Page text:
This study demonstrates the ability of [18F]FdUrd to image the proliferative activity of pancreatic cancer in a murine tumor model in vivo. The use of a genetically engineered mouse model in our study offers several advantages in comparison with in vitro experiments and currently used transplantation models. Tumors arise in the pancreas of immune competent animals and in a predictable time frame in TGF-α transgenic animals crossbred to p53-deficient mice (2). The invasive pancreatic cancer in our model closely resembles the human disease in terms of the ductal differentiation, a strong fibrotic reaction, and the genetic alterations involved in tumor progression (2). Pancreatic cancer develops from ductal cells within tubular complexes (3, 4). These tubular complexes display premalignant lesions in a dysplasia-carcinoma sequence (2). Immunofluorescence staining reveals that mTS is increased in these premalignant lesions. Furthermore, mTS mRNA is up-regulated 2.5-fold as evaluated in whole pancreatic lysates with real time PCR. This indicates a substantial increase of mTS in the premalignant lesions because tubular complexes represent only a minor cell fraction in the pancreas of 180-day-old TGF-α transgenic mice. In contrast, TK-1 is not up-regulated in tubular complexes and, thus, is only transcribed in the S-phase of the cell cycle (20). Our recent data indicate that overexpression of TGF-α promotes progression through G1 but not S-phase in the pancreas of tumor-free TGF-α transgenic mice (2). As expected, mTK-1 mRNA levels are markedly increased in pancreatic tumors. This up-regulation does not depend on the genotype of mice and is detected in tumors of TGF-α transgenic mice, as well as in tumors of animals crossbred to p53-deficient mice. In addition, we found an up-regulation of TS and TK-1 in human pancreatic cancer specimen.4 Moreover, increased levels of both enzymes have been reported in human breast cancer (14). These findings prompted us to evaluate [18F]FdUrd as a potential proliferation marker for PET. Several strategies have been used recently (12, 21) to label thymidine and pyrimidine analogues as tracers for PET. [11C]thymidine was successfully used in imaging proliferation of brain tumors; however, the general metabolic instability together with the short half-life of [11C] limits the applications of this agent in clinical use (13). We established an automated synthesis for labeling FdUrd with [18F] at the 5-position of the pyrimidine with high radiochemical purity and an overall yield suitable for PET studies. In our initial experiments, we compared PET scanning with [18F]FdUrd and [18F]FDG in our pancreatic tumor model. Pancreatic tumors displayed an increased focal uptake of [18F]FDG as compared with the pancreatic region in littermate controls consistent with recent findings in human pancreatic cancer (6, 7). The uptake ratio of [18F]FDG was comparable in the pancreas of tumor-free TGF-α transgenic animals with numerous tubular structures and in littermate controls. This suggested that [18F]FDG PET was insufficient to detect premalignant changes in our model. Furthermore, the uptake of [18F]FDG was not correlated with proliferation, confirming recent findings in human pancreatic cancer (22). In contrast, [18F]FdUrd was already taken up in TGF-α transgenic mice containing tubular complexes but no tumors, indicating that increased expression of mTS might result in an intracellular accumulation of the tracer in these premalignant lesions. Focal uptake of [18F]FdUrd was further increased in animals with evident pancreatic cancer. Most interestingly, there was a close correlation of [18F]FdUrd uptake ratio with the proliferative activity, as evaluated by two independent methods. Thus, [18F]FdUrd provides a noninvasive tool for the indirect measurement of proliferation in our pancreatic tumor model in vivo. This approach is limited by a pronounced uptake of [18F]FdUrd in the liver, indicative for an accumulation of radiolabeled metabolites. This may be overcome using the following strategy. Because the uptake of [18F]FdUrd in the liver is most likely attributable to its metabolic instability, labeling of more stable pyrimidine analogues is the subject of our current studies. The use of fluoride-substituted pyrimidine analogues increases the metabolic stability of these compounds, and recent findings (21) suggest [18F]-3′-deoxy-3′fluorothymidine as a promising proliferation marker for PET studies. In summary, we developed a high yield synthesis for [18F]FdUrd and evaluated this potential proliferation marker in a murine tumor model. The ability to measure proliferation in vivo by PET has direct impact for the clinical use in diagnosis and the surveillance of tumor development.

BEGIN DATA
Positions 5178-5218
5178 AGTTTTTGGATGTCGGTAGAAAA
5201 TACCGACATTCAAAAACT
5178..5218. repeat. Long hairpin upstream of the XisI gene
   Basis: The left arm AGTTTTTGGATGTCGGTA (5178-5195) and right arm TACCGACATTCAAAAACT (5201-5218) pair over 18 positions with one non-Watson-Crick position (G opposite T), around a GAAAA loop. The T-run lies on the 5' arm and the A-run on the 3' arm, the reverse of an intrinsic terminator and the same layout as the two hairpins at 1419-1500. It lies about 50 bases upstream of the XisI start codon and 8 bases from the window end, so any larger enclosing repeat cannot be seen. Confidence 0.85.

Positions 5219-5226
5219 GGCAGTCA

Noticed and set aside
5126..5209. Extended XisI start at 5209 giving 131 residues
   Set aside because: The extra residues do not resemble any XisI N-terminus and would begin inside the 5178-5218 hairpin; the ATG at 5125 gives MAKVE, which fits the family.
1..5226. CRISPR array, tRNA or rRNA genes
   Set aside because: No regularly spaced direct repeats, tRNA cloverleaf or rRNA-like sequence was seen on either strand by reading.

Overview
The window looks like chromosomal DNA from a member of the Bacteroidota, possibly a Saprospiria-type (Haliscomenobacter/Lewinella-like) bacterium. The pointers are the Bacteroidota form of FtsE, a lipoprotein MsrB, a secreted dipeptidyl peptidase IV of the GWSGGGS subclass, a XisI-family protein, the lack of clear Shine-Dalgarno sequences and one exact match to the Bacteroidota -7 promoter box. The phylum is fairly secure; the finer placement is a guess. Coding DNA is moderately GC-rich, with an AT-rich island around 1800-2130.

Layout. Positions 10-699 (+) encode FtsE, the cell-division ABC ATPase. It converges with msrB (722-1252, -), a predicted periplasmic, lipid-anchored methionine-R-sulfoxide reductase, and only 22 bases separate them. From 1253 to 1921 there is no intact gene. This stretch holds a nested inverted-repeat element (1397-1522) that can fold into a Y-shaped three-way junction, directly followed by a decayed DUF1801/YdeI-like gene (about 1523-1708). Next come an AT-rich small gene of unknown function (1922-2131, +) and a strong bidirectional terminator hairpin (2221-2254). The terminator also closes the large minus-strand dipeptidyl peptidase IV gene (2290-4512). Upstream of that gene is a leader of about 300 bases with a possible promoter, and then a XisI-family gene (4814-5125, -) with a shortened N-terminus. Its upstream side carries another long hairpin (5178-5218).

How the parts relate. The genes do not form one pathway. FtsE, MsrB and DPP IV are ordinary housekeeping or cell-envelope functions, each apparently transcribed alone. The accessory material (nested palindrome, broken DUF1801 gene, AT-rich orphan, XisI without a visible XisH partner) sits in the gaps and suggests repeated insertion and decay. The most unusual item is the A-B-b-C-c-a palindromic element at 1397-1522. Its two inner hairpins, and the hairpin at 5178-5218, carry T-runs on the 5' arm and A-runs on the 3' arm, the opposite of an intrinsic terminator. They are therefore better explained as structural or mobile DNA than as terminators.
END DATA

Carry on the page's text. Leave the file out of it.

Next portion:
The costs of publication of this article were defrayed in part by the payment of page charges. This article must therefore be hereby marked advertisement in accordance with 18 U.S.C. Section 1734 solely to indicate this fact.

3

The abbreviations used are: TGF, transforming growth factor; CT, computerized X-ray tomography; [18F]FDG, [18F]fluoro-deoxyglucose; PET, positron emission tomography; FdUrd, 5-fluoro-2′-deoxyuridine; TK-1, thymidine kinase 1; TS, thymidylate synthase; DiAcdUrd, 3′,5′-di-O-acetyl-2′-deoxyuridine; HPLC, high-performance liquid chromatography; PCNA, proliferating cell nuclear antigen; BrdUrd, bromodeoxyuridine; FP, forward primer; RP, reverse primer.

4

Unpublished results.